As the tenants were no longer in the property, the Hitchmans were not using the property to produce rental income. However, they could still claim a deduction for repairs to the property because the repairs related to the period when their tenants were living in the property and the repairs were completed before the end of the income year in which the property ceased to be used to produce income.

    End of example

    Examples of repairs for which you can claim deductions are:

    • replacing broken windows
    • maintaining plumbing
    • repairing electrical appliances.

    Examples of improvements for which you cannot claim deductions are:

    • landscaping
    • insulating the house
    • adding on another room.

    For more information, see:

    Asbestos remediation

    Work undertaken to an investment property in dealing with asbestos may, in some cases, be a deductible repair as described above. This depends on the nature or extent of the remediation process.

    Where the expenditure is not otherwise deductible as a repair, a deduction may be available as an ‘environmental protection activity’.

    For more information, see Asbestos-affected properties.

    Travel and car expenses

    From 1 July 2017, travel expenses relating to a residential rental property are generally not deductible.

    You can only claim a deduction for travel expenses you incur relating to your rental property from 1 July 2017 if:

    • you are an excluded entity, or
    • you are using the property in carrying on a business (including a rental property business), or
    • the property is not a residential rental property.

    For the meaning of 'excluded entity' and 'residential rental property', see Definitions.

    Travel expenses include the costs of travel to inspect, maintain or collect rent for the property.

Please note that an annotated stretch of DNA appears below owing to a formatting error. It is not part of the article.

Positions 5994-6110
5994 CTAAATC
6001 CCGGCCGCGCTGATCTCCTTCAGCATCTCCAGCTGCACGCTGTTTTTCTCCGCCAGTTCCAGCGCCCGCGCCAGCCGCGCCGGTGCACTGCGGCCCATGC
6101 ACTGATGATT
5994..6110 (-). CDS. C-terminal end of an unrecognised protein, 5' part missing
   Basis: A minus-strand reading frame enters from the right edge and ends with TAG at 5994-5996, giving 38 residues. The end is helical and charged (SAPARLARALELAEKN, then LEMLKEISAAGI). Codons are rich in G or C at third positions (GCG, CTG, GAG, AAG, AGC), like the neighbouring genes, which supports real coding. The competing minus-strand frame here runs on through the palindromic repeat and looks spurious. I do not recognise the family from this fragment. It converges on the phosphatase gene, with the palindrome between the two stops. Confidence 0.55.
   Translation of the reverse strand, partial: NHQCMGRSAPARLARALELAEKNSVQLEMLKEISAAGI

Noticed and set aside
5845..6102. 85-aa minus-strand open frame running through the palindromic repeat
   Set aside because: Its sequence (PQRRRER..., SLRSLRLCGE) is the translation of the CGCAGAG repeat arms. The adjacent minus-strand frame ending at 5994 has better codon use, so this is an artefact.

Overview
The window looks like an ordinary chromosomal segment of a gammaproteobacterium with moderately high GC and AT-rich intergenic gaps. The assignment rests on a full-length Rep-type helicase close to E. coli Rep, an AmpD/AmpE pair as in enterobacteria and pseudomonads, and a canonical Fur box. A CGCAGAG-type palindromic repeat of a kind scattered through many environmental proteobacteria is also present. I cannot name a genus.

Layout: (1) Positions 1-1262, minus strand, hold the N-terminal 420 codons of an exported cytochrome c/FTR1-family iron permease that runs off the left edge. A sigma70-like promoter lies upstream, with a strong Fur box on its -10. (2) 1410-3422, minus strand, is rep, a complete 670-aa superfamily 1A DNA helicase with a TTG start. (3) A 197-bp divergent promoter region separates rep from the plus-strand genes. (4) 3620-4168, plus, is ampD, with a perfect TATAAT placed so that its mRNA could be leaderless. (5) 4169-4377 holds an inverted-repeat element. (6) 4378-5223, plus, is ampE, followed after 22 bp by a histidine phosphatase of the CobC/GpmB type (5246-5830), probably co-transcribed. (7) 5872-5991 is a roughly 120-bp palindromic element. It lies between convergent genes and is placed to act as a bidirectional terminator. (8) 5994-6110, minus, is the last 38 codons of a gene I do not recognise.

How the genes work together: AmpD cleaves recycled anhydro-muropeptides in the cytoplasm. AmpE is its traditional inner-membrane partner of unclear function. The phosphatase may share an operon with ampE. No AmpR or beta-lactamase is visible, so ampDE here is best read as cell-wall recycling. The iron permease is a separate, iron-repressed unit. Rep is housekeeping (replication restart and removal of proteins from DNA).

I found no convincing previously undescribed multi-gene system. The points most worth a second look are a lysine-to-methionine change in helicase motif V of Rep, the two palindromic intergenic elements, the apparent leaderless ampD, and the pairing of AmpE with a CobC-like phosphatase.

You are entitled to claim a deduction for a travel expense relating to your rental property incurred from 1 July 2017 as follows:

    • You are allowed a full deduction where the sole purpose of the trip relates to the rental property. However, in other circumstances you may not be able to claim a deduction or you may be entitled to only a partial deduction.
    • If you fly to inspect your rental property, stay overnight, and return home on the following day, all of the airfare and accommodation expenses would generally be allowed as a deduction provided the sole purpose of your trip was to inspect your rental property.

    Example 18: Travel and vehicle expenses

    In 2017–18, Mr Hitchman owns a residential rental property in North Harbour and a commercial property in East Village.

    Mr Hitchman visited the residential rental property a number of times after the tenants moved in to carry out inspections and maintenance work. Mr Hitchman cannot claim deductions for the cost of his travel to inspect and maintain the property.

    Mr Hitchman also visited the commercial property a number of times after the tenants moved in, to carry out minor repairs. He travelled 162 kilometres during the course of these visits. The property is a commercial property, so Mr Hitchman can claim the following deduction:

    • Distance travelled multiplied by rate per km = deductible amount
    • 162km multiplied by 66 cents per km = $107

    On his way to golf each Saturday, Mr Hitchman drove past the commercial property to ‘keep an eye on things’. These motor vehicle expenses are not deductible as they are incidental to the private purpose of the journey.

    End of example

    For the appropriate rates, see Individual tax return instructions or Work-related car expenses.

    Apportionment of travel expenses